Welfare Benefit Changes

Welfare Benefit Changes

There have been a number of changes to the UK benefits system since 2012 which may affects the benefits you are entitled to or the amount of money you receive. 

In this section we will:

  • Help you understand some of the things that have changed, or are changing.
  • Help you work out what it means for you.
  • Help you get advice and support, if you need it.

Where Can I Find Out More?

Use the GOV.UK website to find out about how benefits and payments work. You can also use their eligibility calculator to find out what benefits you may be eligible to receive including: Universal Credit, Tax Credits, Heating and Housing Benefits, Carers and Disability Benefits, Family, Child and Bereavement Benefits.

The Money Advice Service can help you check whether you are receiving the correct benefit entitlements.

What are the Changes?

Universal Credit

Universal Credit is a new simpler, single monthly payment for people who are on a low income or who are out of work. It replaces the following benefits:

Child Tax Credit, Housing Benefit, Income Support, Income-based Jobseeker’s Allowance (JSA), Income-related Employment and Support Allowance (ESA), Working Tax Credit

Benefit Cap

If you’re aged 16 or over and have not yet reached state pension age, there might be a limit on the total amount of benefit income you can get. The maximum amount you can now get in benefit income is £23,000 a year if you live in London, £20,000 a year if you live elsewhere in the UK.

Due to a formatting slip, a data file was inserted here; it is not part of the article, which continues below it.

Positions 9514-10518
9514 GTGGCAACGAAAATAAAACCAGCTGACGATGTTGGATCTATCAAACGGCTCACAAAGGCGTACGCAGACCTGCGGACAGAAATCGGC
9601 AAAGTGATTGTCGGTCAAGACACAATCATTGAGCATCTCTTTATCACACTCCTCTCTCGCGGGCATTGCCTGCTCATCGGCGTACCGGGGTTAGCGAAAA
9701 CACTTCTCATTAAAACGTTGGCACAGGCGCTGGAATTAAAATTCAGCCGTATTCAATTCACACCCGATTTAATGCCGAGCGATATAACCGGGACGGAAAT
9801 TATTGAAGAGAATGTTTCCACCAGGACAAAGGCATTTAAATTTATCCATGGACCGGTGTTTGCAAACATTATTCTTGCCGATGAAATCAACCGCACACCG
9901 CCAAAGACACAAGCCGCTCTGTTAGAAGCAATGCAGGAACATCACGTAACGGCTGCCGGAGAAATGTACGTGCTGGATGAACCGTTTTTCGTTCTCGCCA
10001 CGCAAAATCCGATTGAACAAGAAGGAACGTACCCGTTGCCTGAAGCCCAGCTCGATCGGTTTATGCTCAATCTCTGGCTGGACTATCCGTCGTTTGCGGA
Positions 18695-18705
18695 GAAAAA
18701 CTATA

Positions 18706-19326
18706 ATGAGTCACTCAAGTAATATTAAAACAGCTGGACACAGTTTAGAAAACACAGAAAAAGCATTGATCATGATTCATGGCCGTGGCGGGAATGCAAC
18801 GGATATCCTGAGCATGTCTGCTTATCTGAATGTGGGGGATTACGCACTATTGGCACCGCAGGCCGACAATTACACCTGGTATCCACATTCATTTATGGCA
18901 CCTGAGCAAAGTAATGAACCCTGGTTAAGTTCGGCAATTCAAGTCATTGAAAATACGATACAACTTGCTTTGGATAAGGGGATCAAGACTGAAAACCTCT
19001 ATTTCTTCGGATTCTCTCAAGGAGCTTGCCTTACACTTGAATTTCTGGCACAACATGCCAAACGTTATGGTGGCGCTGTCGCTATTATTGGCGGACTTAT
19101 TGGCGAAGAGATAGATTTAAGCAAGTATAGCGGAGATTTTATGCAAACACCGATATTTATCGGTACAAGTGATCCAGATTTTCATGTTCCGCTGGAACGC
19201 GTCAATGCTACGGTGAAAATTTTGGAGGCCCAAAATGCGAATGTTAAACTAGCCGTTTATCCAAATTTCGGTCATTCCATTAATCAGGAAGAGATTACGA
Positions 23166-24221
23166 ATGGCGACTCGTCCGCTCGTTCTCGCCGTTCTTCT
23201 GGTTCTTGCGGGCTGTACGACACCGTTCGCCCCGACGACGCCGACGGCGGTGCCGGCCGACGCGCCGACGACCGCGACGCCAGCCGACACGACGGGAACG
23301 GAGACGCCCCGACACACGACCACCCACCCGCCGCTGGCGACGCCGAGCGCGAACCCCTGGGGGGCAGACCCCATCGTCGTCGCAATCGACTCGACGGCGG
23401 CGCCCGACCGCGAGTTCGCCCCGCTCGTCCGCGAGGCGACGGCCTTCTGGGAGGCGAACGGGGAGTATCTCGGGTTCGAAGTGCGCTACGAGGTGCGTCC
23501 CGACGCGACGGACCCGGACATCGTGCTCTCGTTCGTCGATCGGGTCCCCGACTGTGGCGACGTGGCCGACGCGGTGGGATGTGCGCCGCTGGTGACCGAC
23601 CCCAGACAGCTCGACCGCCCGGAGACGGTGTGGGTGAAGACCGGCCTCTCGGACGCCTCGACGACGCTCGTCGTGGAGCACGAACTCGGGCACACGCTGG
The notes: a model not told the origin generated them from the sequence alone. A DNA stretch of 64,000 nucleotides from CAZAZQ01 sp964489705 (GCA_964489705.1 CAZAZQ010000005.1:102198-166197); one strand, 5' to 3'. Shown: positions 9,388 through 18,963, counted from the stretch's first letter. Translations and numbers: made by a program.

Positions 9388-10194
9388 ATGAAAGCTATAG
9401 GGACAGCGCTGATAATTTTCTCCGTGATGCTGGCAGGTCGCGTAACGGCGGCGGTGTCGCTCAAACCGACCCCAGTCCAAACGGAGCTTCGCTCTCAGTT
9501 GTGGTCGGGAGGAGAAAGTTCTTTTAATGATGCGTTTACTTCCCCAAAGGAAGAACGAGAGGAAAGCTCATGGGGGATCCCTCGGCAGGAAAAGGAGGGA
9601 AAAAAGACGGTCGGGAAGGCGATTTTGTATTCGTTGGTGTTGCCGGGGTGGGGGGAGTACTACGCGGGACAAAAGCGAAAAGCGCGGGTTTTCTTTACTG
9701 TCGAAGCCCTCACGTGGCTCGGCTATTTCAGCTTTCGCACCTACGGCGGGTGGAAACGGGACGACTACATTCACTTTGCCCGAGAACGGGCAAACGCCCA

Under Occupancy Charge

This is also referred to as the ‘spare room tax’. Your housing benefit may be cut by 14% if you are considered to have one spare bedroom, 25% if you have two spare bedrooms or more.

What are the Changes?

Universal Credit

Universal Credit is a new simpler, single monthly payment for people who are on a low income or who are out of work. It replaces the following benefits:

Child Tax Credit, Housing Benefit, Income Support, Income-based Jobseeker’s Allowance (JSA), Income-related Employment and Support Allowance (ESA), Working Tax Credit

Benefit Cap

If you’re aged 16 or over and have not yet reached state pension age, there might be a limit on the total amount of benefit income you can get. The maximum amount you can now get in benefit income is £23,000 a year if you live in London, £20,000 a year if you live elsewhere in the UK.

Under Occupancy Charge

This is also referred to as the ‘spare room tax’. Your housing benefit may be cut by 14% if you are considered to have one spare bedroom, 25% if you have two spare bedrooms or more.

Paying Your Rent

Find out how to pay your rent both online and over the phone

Problems Paying Rent?

If you’re having trouble paying your rent we can offer advice and support.

Managing Your Money

You may find these money management resources useful.

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